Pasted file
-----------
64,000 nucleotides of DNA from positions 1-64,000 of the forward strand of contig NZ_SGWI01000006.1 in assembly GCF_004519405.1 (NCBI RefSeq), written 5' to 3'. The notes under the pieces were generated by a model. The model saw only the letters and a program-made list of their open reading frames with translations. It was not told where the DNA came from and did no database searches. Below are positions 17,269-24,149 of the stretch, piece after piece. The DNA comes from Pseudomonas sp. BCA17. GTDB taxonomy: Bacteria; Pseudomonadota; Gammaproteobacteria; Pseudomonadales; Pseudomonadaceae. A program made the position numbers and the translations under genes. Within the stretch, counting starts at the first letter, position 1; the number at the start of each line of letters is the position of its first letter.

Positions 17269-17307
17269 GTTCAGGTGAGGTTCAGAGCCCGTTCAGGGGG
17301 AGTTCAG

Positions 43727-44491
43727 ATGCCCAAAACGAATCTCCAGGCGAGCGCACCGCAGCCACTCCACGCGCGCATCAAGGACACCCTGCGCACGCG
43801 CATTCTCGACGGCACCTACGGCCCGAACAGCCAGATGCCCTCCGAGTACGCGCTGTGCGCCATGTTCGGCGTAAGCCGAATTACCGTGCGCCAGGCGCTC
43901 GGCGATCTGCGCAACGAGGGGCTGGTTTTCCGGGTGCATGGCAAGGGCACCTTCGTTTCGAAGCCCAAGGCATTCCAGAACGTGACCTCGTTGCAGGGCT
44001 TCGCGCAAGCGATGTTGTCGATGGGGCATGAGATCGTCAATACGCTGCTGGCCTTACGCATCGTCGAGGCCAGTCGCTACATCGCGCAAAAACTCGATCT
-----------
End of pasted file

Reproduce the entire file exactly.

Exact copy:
64,000 nucleotides of DNA from positions 1-64,000 of the forward strand of contig NZ_SGWI01000006.1 in assembly GCF_004519405.1 (NCBI RefSeq), written 5' to 3'. The notes under the pieces were generated by a model. The model saw only the letters and a program-made list of their open reading frames with translations. It was not told where the DNA came from and did no database searches. Below are positions 17,269-24,149 of the stretch, piece after piece. The DNA comes from Pseudomonas sp. BCA17. GTDB taxonomy: Bacteria; Pseudomonadota; Gammaproteobacteria; Pseudomonadales; Pseudomonadaceae. A program made the position numbers and the translations under genes. Within the stretch, counting starts at the first letter, position 1; the number at the start of each line of letters is the position of its first letter.

Positions 17269-17307
17269 GTTCAGGTGAGGTTCAGAGCCCGTTCAGGGGG
17301 AGTTCAG

Positions 43727-44491
43727 ATGCCCAAAACGAATCTCCAGGCGAGCGCACCGCAGCCACTCCACGCGCGCATCAAGGACACCCTGCGCACGCG
43801 CATTCTCGACGGCACCTACGGCCCGAACAGCCAGATGCCCTCCGAGTACGCGCTGTGCGCCATGTTCGGCGTAAGCCGAATTACCGTGCGCCAGGCGCTC
43901 GGCGATCTGCGCAACGAGGGGCTGGTTTTCCGGGTGCATGGCAAGGGCACCTTCGTTTCGAAGCCCAAGGCATTCCAGAACGTGACCTCGTTGCAGGGCT
44001 TCGCGCAAGCGATGTTGTCGATGGGGCATGAGATCGTCAATACGCTGCTGGCCTTACGCATCGTCGAGGCCAGTCGCTACATCGCGCAAAAACTCGATCT